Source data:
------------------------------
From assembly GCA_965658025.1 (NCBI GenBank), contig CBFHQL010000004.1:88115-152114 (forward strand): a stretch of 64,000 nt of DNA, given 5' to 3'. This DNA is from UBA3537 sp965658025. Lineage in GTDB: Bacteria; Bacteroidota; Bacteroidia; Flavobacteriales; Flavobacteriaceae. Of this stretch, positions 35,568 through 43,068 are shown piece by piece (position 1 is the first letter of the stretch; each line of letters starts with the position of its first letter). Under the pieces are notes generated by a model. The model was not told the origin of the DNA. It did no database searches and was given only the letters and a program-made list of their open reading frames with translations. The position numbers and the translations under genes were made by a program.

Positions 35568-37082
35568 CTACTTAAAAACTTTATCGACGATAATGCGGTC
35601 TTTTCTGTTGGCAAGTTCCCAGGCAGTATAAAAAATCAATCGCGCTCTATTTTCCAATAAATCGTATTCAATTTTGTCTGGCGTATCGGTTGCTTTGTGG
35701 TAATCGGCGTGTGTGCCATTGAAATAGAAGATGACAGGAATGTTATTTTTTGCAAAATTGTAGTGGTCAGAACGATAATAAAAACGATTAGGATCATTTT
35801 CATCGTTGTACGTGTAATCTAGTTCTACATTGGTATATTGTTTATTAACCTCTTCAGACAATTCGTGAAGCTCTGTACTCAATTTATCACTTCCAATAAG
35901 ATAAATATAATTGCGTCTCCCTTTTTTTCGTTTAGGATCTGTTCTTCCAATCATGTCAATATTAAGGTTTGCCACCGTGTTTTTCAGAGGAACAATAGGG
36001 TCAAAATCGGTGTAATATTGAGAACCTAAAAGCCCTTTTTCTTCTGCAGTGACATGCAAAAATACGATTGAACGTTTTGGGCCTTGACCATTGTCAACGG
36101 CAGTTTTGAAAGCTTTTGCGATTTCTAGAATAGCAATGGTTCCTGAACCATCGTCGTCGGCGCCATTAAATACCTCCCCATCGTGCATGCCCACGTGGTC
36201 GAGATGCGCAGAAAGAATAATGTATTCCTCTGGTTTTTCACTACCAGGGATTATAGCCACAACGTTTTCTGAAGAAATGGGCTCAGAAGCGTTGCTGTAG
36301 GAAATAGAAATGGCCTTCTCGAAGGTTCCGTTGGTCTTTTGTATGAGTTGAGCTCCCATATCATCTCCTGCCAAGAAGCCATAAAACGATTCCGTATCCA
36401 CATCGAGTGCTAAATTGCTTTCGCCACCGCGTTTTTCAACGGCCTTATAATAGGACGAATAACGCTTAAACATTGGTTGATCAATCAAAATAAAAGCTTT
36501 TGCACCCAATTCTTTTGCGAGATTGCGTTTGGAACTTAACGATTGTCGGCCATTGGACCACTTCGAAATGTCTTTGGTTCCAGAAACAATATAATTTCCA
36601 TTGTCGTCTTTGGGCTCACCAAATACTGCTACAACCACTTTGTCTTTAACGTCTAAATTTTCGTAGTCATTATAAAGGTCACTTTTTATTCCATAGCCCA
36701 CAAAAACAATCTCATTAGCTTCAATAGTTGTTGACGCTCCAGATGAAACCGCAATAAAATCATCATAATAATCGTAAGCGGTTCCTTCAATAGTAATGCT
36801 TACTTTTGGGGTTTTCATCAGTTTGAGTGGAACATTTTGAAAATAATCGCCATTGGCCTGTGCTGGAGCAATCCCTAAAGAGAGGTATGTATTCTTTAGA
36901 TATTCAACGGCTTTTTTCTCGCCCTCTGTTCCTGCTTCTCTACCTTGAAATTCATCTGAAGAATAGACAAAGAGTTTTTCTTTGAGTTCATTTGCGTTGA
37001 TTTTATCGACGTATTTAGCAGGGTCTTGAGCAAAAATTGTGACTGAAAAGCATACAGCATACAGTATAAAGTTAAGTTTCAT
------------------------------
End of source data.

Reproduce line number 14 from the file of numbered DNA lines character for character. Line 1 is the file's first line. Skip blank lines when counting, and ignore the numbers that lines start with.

36601 TTGTCGTCTTTGGGCTCACCAAATACTGCTACAACCACTTTGTCTTTAACGTCTAAATTTTCGTAGTCATTATAAAGGTCACTTTTTATTCCATAGCCCA